As of 2017, Medicaid reimbursement is eligible for peer support services related to substance use disorder and mental health issues for children and adults, including youth peer support and parent support providers. CPRS’s must register with the State Board of Counseling in order to have their services billed to Medicaid. This change begins to open broader opportunities for funding such peer specialist roles through the Commonwealth. Virginia offers a single base training for Peer Supporters as well as Family Support Partners with experience in mental health, substance use disorder, and co-occurring behavioral health issues. This training teaches Peer Specialists how to create the mutually based relationship that is foundational to peer services. Learn more below.
As with any new profession, peers are hired to offer a variety of services in a variety of settings with a variety of titles, and many entities are still developing policies, procedures, and culture that support the use of peers. Because of this, many peer staff are often in the position of needing to ‘manage’ or ‘educate up’ the line in an organization, as leaders do not know as much about what the person has been hired to do or the unique skills they offer the organization. Should you need assistance with this, we encourage you to reach out to the Office of Recovery Services for more guidance.
Becoming a Peer Specialist in Virginia
For those interested in becoming a peer specialist, NAMI Virginia, through NAMI programs, can assist you in acquiring the required experience hours.
How NAMI Virginia can assist in obtaining Peer Support Specialist certification
The Certified Peer Recovery Specialist (CPRS) training is designed for individuals with personal, lived experience in their own recovery or experience as a family member or loved one. Peer support services are an important component in a recovery-oriented systems of care. By offering insight into the recovery process based on their own experience, peers are able to provide a unique perspective to those with similar life issues that comprises an essential element towards empowerment and recovery. This belief is the cornerstone of NAMI and NAMI Virginia programming. All NAMI programs are led by individuals with a lived experience of mental health or co-occurring behavioral health issues who offer their learned wisdom to guide and support others with similar or shared experiences.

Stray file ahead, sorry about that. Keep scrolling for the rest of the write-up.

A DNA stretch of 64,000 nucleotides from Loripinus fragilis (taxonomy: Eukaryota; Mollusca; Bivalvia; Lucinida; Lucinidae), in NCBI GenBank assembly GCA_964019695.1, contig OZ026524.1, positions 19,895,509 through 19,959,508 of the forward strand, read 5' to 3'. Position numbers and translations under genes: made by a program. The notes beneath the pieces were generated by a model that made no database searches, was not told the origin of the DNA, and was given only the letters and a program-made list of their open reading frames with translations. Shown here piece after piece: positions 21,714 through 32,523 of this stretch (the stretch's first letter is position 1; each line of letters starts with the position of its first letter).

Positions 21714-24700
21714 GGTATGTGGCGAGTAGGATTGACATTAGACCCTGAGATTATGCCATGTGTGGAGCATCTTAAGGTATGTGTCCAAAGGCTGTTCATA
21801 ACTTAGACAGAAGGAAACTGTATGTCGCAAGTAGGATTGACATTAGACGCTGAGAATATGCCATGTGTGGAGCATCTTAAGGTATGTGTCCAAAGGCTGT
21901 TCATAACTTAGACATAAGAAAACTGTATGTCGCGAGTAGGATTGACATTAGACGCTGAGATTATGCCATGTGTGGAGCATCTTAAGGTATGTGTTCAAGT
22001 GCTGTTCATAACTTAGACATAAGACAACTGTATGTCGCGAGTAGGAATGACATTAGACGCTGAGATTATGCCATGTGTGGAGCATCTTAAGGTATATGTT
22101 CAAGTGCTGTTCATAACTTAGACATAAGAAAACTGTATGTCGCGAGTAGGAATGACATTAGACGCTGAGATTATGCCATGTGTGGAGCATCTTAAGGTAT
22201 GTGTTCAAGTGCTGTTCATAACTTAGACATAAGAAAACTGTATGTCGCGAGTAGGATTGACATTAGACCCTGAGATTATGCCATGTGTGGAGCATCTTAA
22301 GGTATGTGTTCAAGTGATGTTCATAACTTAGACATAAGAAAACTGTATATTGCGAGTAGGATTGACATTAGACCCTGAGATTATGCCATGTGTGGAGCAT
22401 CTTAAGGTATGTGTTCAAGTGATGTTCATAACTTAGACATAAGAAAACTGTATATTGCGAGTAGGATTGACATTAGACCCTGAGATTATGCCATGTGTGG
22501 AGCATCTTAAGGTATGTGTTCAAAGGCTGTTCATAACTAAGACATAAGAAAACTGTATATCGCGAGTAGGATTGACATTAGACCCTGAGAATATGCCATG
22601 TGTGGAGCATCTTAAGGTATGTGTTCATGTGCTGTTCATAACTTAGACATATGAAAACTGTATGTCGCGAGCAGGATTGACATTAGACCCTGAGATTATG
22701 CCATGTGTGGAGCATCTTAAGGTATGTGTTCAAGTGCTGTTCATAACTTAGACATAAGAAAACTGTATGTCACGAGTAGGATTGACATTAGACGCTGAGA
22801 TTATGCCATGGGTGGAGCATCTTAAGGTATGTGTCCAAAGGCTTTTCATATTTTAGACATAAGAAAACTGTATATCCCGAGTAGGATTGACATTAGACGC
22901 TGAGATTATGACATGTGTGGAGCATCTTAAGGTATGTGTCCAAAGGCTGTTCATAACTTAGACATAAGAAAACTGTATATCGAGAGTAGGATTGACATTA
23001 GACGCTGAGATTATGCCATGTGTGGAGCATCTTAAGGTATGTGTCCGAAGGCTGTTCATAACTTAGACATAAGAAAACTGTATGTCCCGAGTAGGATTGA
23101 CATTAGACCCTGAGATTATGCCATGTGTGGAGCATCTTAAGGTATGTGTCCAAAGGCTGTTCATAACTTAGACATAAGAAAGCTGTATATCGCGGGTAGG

As part of the certification process, individuals must accrue a certain number of volunteer hours. While NAMI Virginia is not able to certify CPRS’s, we are excited to announce that NAMI program leaders are eligible to include their time leading programs as part of the necessary 500 hours needed for certification. If you are interested in pursuing certification to become a CPRS here in Virginia, please check out the guide and volunteer log needed to capture your volunteer efforts with NAMI Virginia.